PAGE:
Well, miss Caroline is 6 (and a half?!) months old and we’ve been working on introducing pureed foods for about 3-4 weeks now. Our pediatrician, whom we LOVE, is super supportive of our food plans. Early November, she said we had the green light to start foods at about 4 and a half months based on her ‘obvious muscle mass’ (…a.k.a. the kid loves to push up on all hard surfaces and wants you to help her stand up whenever possible).
I wasn’t so sure she was ready to start solids, though. Instead, I looked for her visual interest in food rather than her physical abilities. I was confident that she was getting plenty of nutrition through nursing and waited until she was opening her mouth when objects/food came near it and reaching for food/drinks while watching others eat. Ha ha, jokes on me! Now everything she touches must. touch. her. tongue.
I first started solids at 5 1/2 months using these mesh feeders filled with frozen banana. She liked holding the feeder and went to town on it once the banana started melting in her mouth.
We plan on using these more and more with her teeth coming in. Frozen bananas, strawberries, carrots, and apples work great! Starting here helped ease us both into this new food experience!
After the bananas, we moved onto avocado. Why avocado? Well, it’s fatty like breast milk and babies need fat for brain development. Avocados also happen to be less flavorful/pungent than other fruits and vegetables to a newborns palette. They are not as low on the hypo-allergenic scale as rice cereal, but we’ll touch on that next week.
To make avocado as an infant’s first food:
1. Peel, remove pit, and slice a ripe avocado
2. Mash it with a bit of breast milk or formula. (No need to blend in a food processor or blender; a fork and some elbow grease will work just fine if the avocado is ripe enough.)
Since this is a first food it helps if the mixture is runny, close to the consistency of milk. Also, the breast milk/formula addition helps bring some familiarity to their taste buds. Make it familiar for them and they will find comfort in trying these new flavors. Slow and steady wins the race ☺
Caroline’s first time eating this, she ate about a tablespoon or so. We did that two or three times and then I started leaving it a little chunky and using less breast milk. She continued to push it in and out of her mouth, occasionally gagging on the new texture… totally normal. I was excited to see her start to work her tongue and making chewing motions with the slightly chunky food. Good signs she was ready for more.
From avocado, we went back to banana. We made this the same way as the avocado, using a medium ripe banana (spotty, but not brown in color) with a touch of breast milk or formula with the “fork” method. She loved bananas even more than avocadoes. Big open mouths when the spoon came within arms reach. This part (right at 6 months) is really when she started wanting to “feed herself”.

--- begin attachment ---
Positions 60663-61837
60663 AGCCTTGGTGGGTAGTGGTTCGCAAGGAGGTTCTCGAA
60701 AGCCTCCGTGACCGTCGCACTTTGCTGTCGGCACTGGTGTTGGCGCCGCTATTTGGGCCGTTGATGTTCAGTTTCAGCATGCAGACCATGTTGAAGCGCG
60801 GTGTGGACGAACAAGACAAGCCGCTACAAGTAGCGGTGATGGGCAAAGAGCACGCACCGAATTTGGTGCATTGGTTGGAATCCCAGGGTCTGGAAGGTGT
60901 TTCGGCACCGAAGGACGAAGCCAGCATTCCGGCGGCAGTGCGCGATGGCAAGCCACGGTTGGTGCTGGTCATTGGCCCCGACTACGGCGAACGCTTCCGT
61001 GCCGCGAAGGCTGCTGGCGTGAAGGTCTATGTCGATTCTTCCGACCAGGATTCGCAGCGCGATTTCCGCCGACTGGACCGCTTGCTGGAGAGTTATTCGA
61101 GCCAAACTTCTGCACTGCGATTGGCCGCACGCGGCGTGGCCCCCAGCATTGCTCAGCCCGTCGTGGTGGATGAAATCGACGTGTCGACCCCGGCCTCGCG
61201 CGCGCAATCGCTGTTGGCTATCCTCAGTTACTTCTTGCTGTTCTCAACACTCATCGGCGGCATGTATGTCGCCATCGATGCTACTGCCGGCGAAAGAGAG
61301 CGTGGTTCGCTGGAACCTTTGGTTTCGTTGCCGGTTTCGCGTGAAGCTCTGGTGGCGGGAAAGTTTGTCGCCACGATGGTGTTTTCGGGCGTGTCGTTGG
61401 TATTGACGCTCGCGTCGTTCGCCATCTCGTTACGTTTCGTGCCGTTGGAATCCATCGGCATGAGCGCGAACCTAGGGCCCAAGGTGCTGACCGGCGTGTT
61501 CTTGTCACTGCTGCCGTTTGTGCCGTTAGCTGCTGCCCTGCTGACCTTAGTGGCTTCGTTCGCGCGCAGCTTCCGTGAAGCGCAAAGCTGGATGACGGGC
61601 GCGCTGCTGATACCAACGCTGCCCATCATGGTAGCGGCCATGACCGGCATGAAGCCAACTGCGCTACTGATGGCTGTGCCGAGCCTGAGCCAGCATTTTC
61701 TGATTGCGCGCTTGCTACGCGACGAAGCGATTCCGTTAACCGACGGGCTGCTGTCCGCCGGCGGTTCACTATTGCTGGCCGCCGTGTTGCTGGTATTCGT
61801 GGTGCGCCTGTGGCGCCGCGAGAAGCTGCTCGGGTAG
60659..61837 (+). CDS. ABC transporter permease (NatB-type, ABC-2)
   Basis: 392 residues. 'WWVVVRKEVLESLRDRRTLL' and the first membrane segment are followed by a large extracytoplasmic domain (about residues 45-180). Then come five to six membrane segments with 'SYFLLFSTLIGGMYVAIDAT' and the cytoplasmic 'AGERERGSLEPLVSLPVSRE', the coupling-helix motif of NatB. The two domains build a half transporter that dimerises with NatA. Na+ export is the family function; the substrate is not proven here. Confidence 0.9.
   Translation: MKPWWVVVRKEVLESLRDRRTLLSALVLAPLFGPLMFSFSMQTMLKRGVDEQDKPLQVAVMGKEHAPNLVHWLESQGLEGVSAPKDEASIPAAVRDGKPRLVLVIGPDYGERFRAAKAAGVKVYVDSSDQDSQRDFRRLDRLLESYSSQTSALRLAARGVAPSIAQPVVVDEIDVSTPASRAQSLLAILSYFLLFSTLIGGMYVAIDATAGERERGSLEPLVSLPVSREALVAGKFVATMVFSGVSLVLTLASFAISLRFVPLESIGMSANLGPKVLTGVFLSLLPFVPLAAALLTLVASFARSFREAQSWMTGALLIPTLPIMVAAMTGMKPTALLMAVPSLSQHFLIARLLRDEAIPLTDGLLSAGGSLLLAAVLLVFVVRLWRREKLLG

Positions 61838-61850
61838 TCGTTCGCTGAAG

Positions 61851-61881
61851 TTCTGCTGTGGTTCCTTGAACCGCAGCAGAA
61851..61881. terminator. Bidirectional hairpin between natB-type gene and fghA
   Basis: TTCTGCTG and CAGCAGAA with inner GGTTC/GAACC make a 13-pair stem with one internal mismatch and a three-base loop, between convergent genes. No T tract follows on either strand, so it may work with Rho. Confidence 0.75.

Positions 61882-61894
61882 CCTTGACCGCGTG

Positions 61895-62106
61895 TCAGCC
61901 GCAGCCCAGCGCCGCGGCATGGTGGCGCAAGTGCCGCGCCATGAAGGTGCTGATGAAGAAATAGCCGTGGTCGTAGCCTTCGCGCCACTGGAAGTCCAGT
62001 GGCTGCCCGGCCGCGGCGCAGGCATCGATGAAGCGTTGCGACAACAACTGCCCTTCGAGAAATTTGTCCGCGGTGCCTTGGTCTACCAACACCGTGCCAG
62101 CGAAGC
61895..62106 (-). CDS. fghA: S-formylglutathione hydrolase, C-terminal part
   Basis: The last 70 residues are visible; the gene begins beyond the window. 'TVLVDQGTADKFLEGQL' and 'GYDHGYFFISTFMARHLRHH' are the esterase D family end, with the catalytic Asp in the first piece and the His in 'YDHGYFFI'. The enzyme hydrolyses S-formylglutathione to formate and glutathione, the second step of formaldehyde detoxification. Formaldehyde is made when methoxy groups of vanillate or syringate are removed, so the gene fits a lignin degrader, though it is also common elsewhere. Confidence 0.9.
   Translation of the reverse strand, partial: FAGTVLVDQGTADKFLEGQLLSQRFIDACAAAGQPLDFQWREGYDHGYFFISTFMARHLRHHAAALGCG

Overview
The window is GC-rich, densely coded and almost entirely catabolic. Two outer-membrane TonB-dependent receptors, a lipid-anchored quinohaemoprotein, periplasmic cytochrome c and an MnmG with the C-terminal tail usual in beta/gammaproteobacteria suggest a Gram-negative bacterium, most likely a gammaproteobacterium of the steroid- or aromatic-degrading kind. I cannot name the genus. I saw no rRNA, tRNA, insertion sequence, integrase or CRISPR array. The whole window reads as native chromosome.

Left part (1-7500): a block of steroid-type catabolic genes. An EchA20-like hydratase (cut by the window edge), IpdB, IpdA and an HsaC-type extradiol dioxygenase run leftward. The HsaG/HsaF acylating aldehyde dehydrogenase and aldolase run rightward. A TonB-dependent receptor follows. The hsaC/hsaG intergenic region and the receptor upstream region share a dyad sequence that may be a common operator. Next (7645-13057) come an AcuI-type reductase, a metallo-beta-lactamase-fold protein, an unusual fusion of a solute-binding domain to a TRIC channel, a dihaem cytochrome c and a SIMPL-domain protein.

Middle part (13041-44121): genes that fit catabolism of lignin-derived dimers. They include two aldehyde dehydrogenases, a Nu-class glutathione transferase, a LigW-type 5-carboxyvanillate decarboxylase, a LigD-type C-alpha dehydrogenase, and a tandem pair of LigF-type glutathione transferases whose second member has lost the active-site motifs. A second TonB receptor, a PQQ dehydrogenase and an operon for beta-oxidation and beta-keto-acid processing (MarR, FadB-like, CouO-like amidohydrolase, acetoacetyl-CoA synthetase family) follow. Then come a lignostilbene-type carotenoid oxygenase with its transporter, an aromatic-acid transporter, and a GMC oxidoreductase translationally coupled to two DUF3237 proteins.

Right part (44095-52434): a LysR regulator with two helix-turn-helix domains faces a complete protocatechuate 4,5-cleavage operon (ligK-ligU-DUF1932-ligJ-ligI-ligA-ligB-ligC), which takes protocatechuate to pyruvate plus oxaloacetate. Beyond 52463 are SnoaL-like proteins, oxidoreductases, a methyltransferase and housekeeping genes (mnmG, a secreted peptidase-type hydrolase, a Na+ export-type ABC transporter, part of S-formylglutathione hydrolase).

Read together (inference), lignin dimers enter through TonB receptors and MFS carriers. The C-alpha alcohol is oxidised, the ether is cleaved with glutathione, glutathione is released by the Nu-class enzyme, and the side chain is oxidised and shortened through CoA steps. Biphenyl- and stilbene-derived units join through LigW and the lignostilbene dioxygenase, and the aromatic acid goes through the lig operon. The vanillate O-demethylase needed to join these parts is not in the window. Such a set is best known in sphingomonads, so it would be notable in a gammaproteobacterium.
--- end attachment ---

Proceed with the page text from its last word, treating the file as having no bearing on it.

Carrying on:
Little Miss Independent in the making…what is it with ‘first-borns’? She grabs the spoon as it comes close enough and tries to shove it in her mouth. Of course, she misses probably half of the time and is now beginning to throw things out of excitement (so, that’s really fun), but the fact that she is becoming interested in her silverware makes me feel successful thus far.
So, how do you know your little one is ready to begin? Waiting to start solids really depends on the readiness of each individual child. World Health Organization and UNICEF recommend exclusive breast milk or formula until 6 months. Your ped might be able to tell you if you’re child is ready or not, but of course…educate yourself. You could go on lots of different clues that your infant might be ready to try some food-some are as early as 4 months! A great article that helped me: visible signs your baby is ready to start solids.
You don’t know me well enough yet to know this, but I love routines. As a first grade teacher, I realized very quickly how much kids thrive in a stable, routine environment. Having a newborn means lots of chaos but when it comes to my daily activities… I try to make it as routine as possible. When you’re caring for an infant, you undoubtedly juggle 10 different routines without blinking…bath time, nap time, bed time, tummy time and….eating time!
I am a huge fan of starting healthy eating habits this young. Wherever you are in your baby’s meal journey, it’s absolutely not too late to create healthy eating routines. In our home, we turn off the TV (maybe put some Toddler Radio on Pandora for some background ambiance), I force my husband and I to put down our phones (unless there is a picture to capture…) and we don’t give Caroline any toys when she’s in her highchair that will distract her. This means, before we sit her in her highchair we have to have our sh%* together. Research shows that comfortable, predictable mealtime (and family environment) can raise children’s self-esteem and lower rates in substance abuse and depression in teenagers. Start these healthy routines now and it will come natural as the years move along. If your kids are older, check out The Family Dinner Project for some conversation ideas & helpful blogs to add to your weekly reading!
What are some traditions you have or had as a family around the dinner table? What healthy routines do you have during meal time?
See you next week to tackle one of my favorite topics, infant cereal!